• Another issue is that the UDP checksum is overloaded with the task of protecting the IPv6 header for UDP flows (as is the TCP checksum for TCP flows). Protocols that do not use a pseudo- header approach to computing a checksum or CRC have essentially no protection from misdelivered packets.

7. Security Considerations

Less work is required to generate an attack using a zero UDP checksum than one using a standard full UDP checksum. However, this does not lead to significant new vulnerabilities, because checksums are not a security measure and can be easily generated by any attacker.

In general, any user of zero UDP checksums should apply the checks and context verification that are possible to minimize the risk of unintended traffic to reach a particular context. This will, however, not protect against an intentional attack that creates packets with the correct information. Source address validation can help prevent injection of traffic into contexts by an attacker.

Depending on the hardware design, the processing requirements may differ for tunnels that have a zero UDP checksum and those that calculate a checksum. This processing overhead may need to be considered when deciding whether to enable a tunnel and to determine an acceptable rate for transmission. This processing overhead can become a security risk for designs that can handle a significantly larger number of packets with zero UDP checksums compared to datagrams with a non-zero checksum, such as a tunnel egress. An attacker could attempt to inject non-zero checksummed UDP packets into a tunnel forwarding zero checksum UDP packets and cause overload in the processing of the non-zero checksums, e.g., if this happens in a router's slow path. Therefore, protection mechanisms should be employed when this threat exists. Protection may include source- address filtering to prevent an attacker from injecting traffic, as well as throttling the amount of non-zero checksum traffic. The latter may impact the functioning of the tunnel protocol.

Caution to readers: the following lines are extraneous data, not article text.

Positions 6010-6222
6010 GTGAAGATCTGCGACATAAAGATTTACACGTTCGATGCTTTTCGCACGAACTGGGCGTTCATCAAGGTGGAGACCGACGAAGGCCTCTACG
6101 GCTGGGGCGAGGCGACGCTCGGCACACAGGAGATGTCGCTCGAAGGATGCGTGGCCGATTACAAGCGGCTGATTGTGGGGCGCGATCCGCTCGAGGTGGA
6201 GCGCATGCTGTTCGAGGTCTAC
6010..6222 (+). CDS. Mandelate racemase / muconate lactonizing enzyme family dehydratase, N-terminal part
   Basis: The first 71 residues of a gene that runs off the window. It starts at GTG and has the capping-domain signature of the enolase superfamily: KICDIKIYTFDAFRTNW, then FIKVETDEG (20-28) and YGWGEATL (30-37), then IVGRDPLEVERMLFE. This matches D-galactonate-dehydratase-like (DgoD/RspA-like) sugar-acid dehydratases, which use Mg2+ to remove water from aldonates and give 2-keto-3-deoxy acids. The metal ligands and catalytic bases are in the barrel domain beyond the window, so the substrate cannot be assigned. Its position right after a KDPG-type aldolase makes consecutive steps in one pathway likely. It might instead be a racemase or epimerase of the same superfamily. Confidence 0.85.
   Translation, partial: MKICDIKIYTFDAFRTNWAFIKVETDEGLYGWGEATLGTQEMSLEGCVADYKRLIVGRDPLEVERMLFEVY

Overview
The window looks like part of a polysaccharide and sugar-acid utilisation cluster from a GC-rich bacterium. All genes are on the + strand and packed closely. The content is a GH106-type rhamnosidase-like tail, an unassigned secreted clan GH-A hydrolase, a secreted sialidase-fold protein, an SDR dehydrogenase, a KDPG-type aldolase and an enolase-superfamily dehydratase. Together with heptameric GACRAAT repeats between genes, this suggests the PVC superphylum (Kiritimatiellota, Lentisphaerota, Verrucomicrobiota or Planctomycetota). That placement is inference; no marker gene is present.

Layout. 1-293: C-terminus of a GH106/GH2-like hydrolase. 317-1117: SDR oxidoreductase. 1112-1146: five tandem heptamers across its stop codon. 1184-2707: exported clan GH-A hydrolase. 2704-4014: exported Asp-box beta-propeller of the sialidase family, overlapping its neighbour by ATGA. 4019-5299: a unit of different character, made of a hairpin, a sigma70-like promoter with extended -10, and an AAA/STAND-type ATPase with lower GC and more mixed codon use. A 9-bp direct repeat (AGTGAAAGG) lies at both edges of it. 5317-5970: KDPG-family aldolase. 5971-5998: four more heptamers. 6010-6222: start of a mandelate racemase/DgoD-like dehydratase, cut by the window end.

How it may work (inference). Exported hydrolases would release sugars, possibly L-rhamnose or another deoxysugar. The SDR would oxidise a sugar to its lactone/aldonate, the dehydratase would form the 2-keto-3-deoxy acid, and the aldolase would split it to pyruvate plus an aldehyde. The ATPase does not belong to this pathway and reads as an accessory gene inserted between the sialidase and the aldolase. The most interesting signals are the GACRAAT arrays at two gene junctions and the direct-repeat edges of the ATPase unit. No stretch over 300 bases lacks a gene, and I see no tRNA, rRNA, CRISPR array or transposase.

8. Acknowledgments

We would like to thank Brian Haberman, Dan Wing, Joel Halpern, David Waltermire, J.W. Atwood, Peter Yee, Joe Touch, and the IESG of 2012 for discussions and reviews. Gorry Fairhurst has been very diligent in reviewing and helping to ensure alignment between this document and [RFC6936].

9. References

9.1. Normative References

   [RFC2119]  Bradner, S., "Key words for use in RFCs to Indicate
              Requirement Levels", BCP 14, RFC 2119, March 1997.